To refer to a secure zone as an in-secure zone is as childish as some who refer to Windows as Windoze or even Micro$oft.
    Such comments can hardly be of any help to users who are seeking to get the best out of True Image and are actually using a Secure Zone.
    Provided a Secure Zone is set up on a drive seperate from the one being backed up the concept has a lot going for it in terms of ease of use and extra security.

    BTW you do NOT have to provide one backups worth of extra space when using a secure zone. However anyone who only has room for one backup at a time is riding near the cliff edge.

    Xpilot ( Its my short fuse day)
     
  13. MrMorse

    MrMorse Registered Member

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    And you are right because with 'programs' I meant basically games and similar software.
     
    Last edited: Aug 6, 2008
  14. laserfan

    laserfan Registered Member

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    There's nothing magical or mysterious about the ASZ so I don't know why you mock it in this way. It's a very simple & easy method, if you are using ATI exclusively to do your backups, to lessen the chance that a User (or Windows) Error might result in an accidental file deletion or corruption or other problem with the partition one's backups are stored in.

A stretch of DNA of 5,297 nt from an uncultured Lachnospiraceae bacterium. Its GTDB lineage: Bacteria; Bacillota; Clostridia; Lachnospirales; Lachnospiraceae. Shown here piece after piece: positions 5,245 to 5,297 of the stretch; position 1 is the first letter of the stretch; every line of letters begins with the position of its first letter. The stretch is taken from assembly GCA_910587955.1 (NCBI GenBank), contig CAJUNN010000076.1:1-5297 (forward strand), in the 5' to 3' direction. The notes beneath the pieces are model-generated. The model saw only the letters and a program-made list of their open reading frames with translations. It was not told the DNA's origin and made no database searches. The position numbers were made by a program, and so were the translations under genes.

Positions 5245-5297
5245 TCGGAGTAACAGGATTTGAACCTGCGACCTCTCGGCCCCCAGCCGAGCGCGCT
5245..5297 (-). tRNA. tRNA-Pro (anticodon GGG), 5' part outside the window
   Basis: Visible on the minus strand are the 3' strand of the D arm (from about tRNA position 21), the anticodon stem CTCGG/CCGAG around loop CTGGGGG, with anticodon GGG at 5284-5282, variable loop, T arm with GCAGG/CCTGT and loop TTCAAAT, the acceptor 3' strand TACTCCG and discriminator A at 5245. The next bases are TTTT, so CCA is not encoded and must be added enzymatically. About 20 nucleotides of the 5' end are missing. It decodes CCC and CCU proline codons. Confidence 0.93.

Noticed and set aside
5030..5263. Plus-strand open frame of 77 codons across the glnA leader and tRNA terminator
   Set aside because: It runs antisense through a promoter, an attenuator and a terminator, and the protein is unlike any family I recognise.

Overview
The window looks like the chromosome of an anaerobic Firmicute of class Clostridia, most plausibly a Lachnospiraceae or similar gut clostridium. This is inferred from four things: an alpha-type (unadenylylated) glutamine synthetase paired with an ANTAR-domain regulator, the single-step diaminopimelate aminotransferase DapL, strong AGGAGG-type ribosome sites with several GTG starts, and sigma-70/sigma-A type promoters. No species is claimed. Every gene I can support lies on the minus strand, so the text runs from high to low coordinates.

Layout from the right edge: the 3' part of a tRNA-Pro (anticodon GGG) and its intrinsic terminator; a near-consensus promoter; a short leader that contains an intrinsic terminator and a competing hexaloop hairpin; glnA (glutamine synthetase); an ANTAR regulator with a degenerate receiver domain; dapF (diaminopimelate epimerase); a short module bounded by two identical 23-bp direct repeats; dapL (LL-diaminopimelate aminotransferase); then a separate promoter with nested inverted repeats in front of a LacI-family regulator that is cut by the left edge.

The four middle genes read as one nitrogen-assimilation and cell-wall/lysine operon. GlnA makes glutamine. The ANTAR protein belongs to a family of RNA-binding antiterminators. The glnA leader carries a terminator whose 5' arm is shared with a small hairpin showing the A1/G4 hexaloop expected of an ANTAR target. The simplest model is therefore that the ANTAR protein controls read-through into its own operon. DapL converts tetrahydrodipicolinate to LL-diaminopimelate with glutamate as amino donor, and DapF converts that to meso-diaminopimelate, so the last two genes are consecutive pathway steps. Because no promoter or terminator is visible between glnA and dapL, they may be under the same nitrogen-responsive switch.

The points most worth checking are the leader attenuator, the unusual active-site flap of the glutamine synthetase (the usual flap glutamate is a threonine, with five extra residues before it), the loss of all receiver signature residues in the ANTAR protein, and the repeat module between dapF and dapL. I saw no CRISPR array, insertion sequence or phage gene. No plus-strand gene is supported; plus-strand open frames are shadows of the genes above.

The key, as I think Xpilot has said before, is first to create it on a different hard disk than the C: drive, and then to make it large enough to hold 3 or more complete backups.

    I would not use the F11 feature (what, Recovery Mgr?) as it messes with MBR, but a Secure Zone (simply a special partition) is a fine idea, especially if one has others (spouse, kids, employees, whomever) using the PC as well.
     
  15. JustPlainFred

    JustPlainFred Registered Member

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    Hello everyone,
    Thanks for all the information. Along the same thought, If you "mount " the "image" in the "read and write" mode do you then have access to the delete function? Haven't tried it yet (chicken) and have enough of "Problems" without trying this. Regards Plain Fred.